Also important, and to maintain as much normalcy as possible, stay in touch with one another. Last week, several of our clients organized virtual lunch breaks and virtual morning coffees for their teams. The focus wasn’t on tasks or projects, but rather purely to stay connected on a personal level. Here we find another opportunity: to grow and strengthen our human bonds.

  1. Force Majeure.

Maybe you’ve been hired to photograph a wedding. Maybe you’re the supplier for a nationally distributed CBD product line. Maybe you’re on the cusp of closing a round of financing. There’s a common theme here: during this time, you or someone with whom you are doing business, may be unable to perform on a contractual obligation.

“Force Majeure” is a contract provision that excuses a party from performing if such failure is due to certain extreme, out-of-their-control, circumstances. Common examples are natural disasters, war, and, you guessed it, pandemics (note however, that Force Majeure provisions may be drafted broadly or narrowly so a global health crisis like corona may or may not be a qualifying event). Force Majeure is often brushed off as “boilerplate” – those contract terms to which most people don’t pay much attention. Again, if you’ve ever heard me talking about contracts, you’ve definitely heard me say, “‘Boilerplate’ terms are important!” Now, people understand why.

If you’re the one relying on force majeure to excuse you from performing (because let’s say, you were supposed to fly to Colorado to photograph a rock climb expedition, but now cannot travel), it’s up to you to determine whether this qualifies as a force majeure event. If you think it does, give notice to the other party immediately. Additionally, take whatever steps available to “mitigate” the impact. Propose alternatives if possible. Maybe the shoot can be rescheduled? If the climb is still happening as planned, can you recommend a substitute photographer locally? The extent to which you must mitigate the situation depends on how your force majeure provision is drafted, so give it a thorough read first (and if you’re not sure, ask your attorney if you have one).

If you are the impacted party, still – read the contract. What obligations, if any, do you have to mitigate the situation? Could you reschedule? If, going back to our photography example, a substitute is available and acceptable, work with your current photographer to transition the job. If, after all attempts have failed to “cure” the situation within a certain period of time, then you may be able to terminate the contract. In either scenario, most importantly, try to work things out amicably and in a way that’s fair to you both.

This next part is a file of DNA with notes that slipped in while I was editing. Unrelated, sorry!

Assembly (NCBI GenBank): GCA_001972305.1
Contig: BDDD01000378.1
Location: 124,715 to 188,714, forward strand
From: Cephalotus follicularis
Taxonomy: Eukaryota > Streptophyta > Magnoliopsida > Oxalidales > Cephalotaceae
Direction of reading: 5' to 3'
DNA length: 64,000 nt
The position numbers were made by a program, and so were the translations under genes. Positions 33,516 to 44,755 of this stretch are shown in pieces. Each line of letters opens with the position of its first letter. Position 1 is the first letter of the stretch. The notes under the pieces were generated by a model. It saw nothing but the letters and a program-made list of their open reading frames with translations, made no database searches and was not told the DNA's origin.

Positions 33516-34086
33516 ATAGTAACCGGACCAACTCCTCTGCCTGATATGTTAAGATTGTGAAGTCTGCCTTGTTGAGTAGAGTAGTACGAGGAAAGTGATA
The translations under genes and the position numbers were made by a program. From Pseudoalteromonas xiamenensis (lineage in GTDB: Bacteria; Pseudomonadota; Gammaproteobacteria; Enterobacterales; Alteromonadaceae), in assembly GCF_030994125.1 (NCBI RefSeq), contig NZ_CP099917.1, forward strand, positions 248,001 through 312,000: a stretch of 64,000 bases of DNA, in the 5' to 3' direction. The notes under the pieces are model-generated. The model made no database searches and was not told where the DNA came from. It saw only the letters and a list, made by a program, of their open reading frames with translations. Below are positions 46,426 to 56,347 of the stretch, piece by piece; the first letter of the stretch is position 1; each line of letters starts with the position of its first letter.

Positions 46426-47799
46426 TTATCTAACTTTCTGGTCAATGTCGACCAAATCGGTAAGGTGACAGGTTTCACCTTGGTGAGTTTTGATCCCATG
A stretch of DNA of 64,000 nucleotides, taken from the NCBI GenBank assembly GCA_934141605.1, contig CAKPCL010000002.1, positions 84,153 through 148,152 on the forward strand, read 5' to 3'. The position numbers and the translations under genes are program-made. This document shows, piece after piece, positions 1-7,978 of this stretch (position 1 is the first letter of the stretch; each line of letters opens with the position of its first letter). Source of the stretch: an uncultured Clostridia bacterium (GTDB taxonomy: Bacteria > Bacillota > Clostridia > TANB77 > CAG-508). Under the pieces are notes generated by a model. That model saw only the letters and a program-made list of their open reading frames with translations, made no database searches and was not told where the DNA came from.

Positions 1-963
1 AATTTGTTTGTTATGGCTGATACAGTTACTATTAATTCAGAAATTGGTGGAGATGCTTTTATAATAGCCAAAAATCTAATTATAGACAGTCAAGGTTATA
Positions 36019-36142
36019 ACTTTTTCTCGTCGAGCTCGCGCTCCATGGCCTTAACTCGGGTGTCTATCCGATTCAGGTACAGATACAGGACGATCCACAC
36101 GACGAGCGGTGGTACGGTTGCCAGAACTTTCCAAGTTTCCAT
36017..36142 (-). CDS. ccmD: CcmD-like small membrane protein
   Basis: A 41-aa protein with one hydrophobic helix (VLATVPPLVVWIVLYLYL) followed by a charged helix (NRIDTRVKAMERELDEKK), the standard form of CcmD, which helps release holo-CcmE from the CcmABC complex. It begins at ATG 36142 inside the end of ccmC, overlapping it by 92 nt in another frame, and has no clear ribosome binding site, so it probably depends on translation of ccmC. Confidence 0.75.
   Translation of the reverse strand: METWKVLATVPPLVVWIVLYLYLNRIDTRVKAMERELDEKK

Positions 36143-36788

1. There is Opportunity.

Many folks, whose health and safety are secured, are trying to be optimistic and look for opportunity. Some are starting their long dreamed of “side hustle” business. Others are finally shifting from corporate to freelance work. It may seem counterintuitive to take risks while the economy is facing a sharp downturn, but as more companies are also having to lean out, working with freelancers is a win-win. Companies lower overhead and you capitalize.

On Friday, we helped a landscape artist fulfill a lifelong dream. Having been laid off just earlier in the week, he finally established his own gardening service and nursery. In the past week, we’ve helped three other individuals, who had also just been laid off, create Service Agreements to allow them to start working as freelancers (both for their now-former employers as well as others). No doubt this is a very difficult time for many people. It’s also important to appreciate that for even just a few, there is a blessing to be found.

A Last Two Cents: There’s one topic I don’t hear about as frequently as it should be discussed, and so I’d like to end with this – HAVE SAVINGS! Ping-pong tables, free coffee, and meditation pods are great workplace offerings. Retirement plans and insurance stipends are great perks. They aren’t enough and they won’t hold you over during high tides. Whether you’re a business, entrepreneur, worker, or freelancer – HAVE SAVINGS! Put away some cash every time you earn some money. Keep it liquid and accessible.

“Emergency savings,” “runway”, “rainy day fund”, whatever you want to call it, just have plenty of it.

I love you all. Stay safe, be positive, and reach out if you need anything.

 Jessica Shraybman is the Founder and Managing Partner of Shraybman Law, a Business + Intellectual Property law firm that represents many of Miami’s small businesses, startups, and nonprofits.